This Insight outlines his reasons for saying that. He suggests that recent developments in the analyses of large data sets, coupled with continuing improvments in computational capacity, are putting the age of creative computers within reach. 

The Insights lays out Labbi's argument, shows how the analytic powers that we have now have been applied to complex industrial problems such as positioning the wind turbines, and reports his advice to industrial problems such as the positioning of wind turbines, and reports his advice to industrial R&D professionals who eager to start working on this new boundary between computational analysis and computational creativity. It also tells you why you should always think twice before accepting a drink at an IBM cocktail party... 

The Insight includes a link to a video of the original webinar, for those who want to know more. 

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Creativity in Innovation: Making the most of internal creativity and external inspiration  

The 2014 annual conference discussed nurturing creativity in R&D including: 

  • The national and European context for research and innovation
  • sourcing and sorting ideas
  • the role of openness
  • diversity as a competitive advantage
  • new ways to gather and assess market intelligence
  • insights from psychology
  • the impact of the research environment
  • and the role of business models in shaping innovation thinking

In this EIRMA Quicktake, you can learn:

  • why the number of ideas you have doesn't matter
  • why open innovation won't solve all your problems at a stroke
  • the good and bad sides of increased diversity
  • new ways to think about the personnalities in your teams that can lead to better management
  • new ways to understand the business enviroment
  • the power of place
  • the value of thinking about business models in innovation
  • what Responsible Innovation is and why you should care about it

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Protecting Trade Secrets 

Most innovation starts as a trade secret - an idea that shows promise and yet is too immature to be protectable by more formal intellectual property (IP) tools, such as patents. Keeping an idea secret may protect it for a while: defining it as a ‘trade secret’ may offer protection over the longer term. Unfortunately the world lacks a shared definition of what a ‘trade secret’ is, so the protection it offers and the remedies available when misused or misappropriated vary from country to country.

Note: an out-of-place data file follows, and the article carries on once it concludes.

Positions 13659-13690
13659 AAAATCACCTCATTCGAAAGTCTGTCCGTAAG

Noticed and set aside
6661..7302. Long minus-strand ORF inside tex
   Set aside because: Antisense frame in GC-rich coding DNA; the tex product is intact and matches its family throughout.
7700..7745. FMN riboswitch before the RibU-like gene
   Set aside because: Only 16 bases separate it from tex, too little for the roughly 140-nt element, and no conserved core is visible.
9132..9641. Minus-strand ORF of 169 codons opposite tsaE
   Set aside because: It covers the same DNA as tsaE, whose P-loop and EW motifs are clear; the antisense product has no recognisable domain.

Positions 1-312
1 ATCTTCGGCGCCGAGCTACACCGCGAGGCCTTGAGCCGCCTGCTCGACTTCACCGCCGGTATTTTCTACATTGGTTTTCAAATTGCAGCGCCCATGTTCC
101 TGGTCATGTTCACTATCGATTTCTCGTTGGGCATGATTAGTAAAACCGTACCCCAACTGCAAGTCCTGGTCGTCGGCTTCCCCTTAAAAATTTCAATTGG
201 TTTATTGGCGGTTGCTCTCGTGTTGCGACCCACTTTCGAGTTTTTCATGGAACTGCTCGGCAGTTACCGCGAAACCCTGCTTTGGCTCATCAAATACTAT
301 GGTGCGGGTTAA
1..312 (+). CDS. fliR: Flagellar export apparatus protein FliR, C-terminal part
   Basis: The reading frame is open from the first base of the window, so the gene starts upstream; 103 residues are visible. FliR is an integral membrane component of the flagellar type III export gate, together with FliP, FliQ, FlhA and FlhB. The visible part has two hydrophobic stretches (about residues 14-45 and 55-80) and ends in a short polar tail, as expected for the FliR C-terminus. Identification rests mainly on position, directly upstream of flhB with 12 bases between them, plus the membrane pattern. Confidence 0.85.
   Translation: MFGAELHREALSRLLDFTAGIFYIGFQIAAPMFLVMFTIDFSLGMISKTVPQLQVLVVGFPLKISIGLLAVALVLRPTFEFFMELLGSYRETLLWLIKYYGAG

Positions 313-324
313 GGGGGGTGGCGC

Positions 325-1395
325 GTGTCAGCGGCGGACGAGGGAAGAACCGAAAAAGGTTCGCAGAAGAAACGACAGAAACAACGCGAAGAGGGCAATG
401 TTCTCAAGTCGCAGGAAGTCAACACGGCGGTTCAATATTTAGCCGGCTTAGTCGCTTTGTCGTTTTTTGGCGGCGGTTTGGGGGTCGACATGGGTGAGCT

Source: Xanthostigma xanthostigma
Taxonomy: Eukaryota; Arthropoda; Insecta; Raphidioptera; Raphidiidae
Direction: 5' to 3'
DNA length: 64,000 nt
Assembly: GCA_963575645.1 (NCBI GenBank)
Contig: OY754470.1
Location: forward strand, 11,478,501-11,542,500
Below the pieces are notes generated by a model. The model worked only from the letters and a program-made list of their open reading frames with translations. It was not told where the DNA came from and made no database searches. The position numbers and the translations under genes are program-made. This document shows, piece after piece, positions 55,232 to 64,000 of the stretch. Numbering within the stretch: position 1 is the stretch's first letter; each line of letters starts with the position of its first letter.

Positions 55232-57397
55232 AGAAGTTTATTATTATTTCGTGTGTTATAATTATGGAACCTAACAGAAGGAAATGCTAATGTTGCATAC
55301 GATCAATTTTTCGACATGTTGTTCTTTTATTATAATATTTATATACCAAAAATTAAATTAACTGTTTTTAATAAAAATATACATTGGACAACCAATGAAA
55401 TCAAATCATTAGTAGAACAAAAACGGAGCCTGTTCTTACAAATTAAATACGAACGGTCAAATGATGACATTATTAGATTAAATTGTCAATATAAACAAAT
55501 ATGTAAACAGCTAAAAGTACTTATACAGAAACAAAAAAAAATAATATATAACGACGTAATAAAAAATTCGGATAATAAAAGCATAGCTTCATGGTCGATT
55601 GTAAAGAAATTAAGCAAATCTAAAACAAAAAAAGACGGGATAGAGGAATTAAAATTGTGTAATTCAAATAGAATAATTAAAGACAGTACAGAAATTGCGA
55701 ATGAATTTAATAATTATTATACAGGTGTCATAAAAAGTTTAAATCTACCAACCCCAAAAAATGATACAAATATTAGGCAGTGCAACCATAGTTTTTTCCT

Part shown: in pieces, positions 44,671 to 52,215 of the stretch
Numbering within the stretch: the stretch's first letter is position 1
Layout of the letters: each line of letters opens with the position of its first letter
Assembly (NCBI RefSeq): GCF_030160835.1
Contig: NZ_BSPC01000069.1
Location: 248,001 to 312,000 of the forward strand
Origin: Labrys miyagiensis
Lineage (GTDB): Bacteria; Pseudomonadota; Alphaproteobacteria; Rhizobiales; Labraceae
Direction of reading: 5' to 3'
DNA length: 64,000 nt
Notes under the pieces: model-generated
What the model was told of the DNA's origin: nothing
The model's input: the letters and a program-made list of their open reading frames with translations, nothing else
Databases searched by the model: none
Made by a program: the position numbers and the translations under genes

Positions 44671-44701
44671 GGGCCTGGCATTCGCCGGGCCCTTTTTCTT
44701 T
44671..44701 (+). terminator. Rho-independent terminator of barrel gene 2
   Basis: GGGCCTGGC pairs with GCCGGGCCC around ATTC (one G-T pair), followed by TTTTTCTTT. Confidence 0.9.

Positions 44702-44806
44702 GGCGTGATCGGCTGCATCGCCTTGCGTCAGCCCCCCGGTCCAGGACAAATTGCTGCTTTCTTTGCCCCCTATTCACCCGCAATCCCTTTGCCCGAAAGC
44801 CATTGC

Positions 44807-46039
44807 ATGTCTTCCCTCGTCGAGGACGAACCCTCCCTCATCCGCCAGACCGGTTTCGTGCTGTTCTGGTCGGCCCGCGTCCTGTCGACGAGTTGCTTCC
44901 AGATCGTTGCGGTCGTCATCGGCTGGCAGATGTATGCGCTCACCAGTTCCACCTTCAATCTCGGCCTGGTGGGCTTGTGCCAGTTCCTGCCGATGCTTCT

In this EIRMA Insight you can discover:

  •  The best ways to handle trade secrets in globalised corporations 
  •  some of the key country-specific issues to watch out for  
  •  and hear about progress towards a unified European definition of trade secrets - and a unitary patent 


The Insight is based on presentations and discussions at a meeting of EIRMA’s Special interest Group on Intellectual Asset Management held in Stockholm in May 2014.

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Boosting Private R&D Investment in Europe 

Investment in R&D is now a global decision: companies spend their money where they are likely to see the greatest returns. At the latest of EIRMA's annual meetings with European Commission policymakers at the highest level of DG Research and Innovation, members were able to hear from Robert-Jan Smits, director general, and colleagues how they are shaping framework conditions to ensure that Europe remains a competitive place in which to fund industrial R&D.

In this EIRMA Insight, you will hear from:

  •  Robert-Jan Smits, director general, DG Research and Innovation at the European Commission, on how the Horizon 2020 programme is focusiong on bringing research to market 
  •  Roman Arjona, chief economist, DG R&I, on the importance of sustaining R&D in Europe  
  •  Jan van der Biesen, vice president of public R&D programs at Philips Research, on industry's view of investing in R&D in Europe 
  •  Clara de la Torre, director, key enabling technologies, DG R&I, on its strategy for funding six knowledge and capital-intensive technologies that cut across sectors 
  •  Urban Wass, senior vice president, research and innovation policy, Volvo, on the long-term gains from engaginf with European programmes 
  •  Chris Shilling, consultant at NewHow KnowHow, on the challenges facing the pharma industry and how European programmes can help
  •  Ruxandra Draghia-Akli, director of health, DG R&I, on the way in which the Innovative Medicines Initiative (1 and 2) provides a new model for industrial collaboration

There is also a discussion about the tension between achieving shareholder value and stakeholder value in an R&D context. 

Find more about all these topics by downloading the EIRMA Insight here: 

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Improving knowledge sharing and discovery   

Companies spend their R&D budgets, in part, on developing new knowledge, but often find it difficult to access that knowledge. They face two main issues: 

  • Capturing the tacit knowledge that people develop through experience,
  • And structuring the explicit knowledge held in lab, notebooks, research reports, spreadsheets, databases, presentations, etc so that can be found easily. 

In this EIRMA Insight, based on a meeting of EIRMA's Special Interest Group on Knowledge Management, you'll find practical acvice about overcoming these problems from fellow industrial practitioners.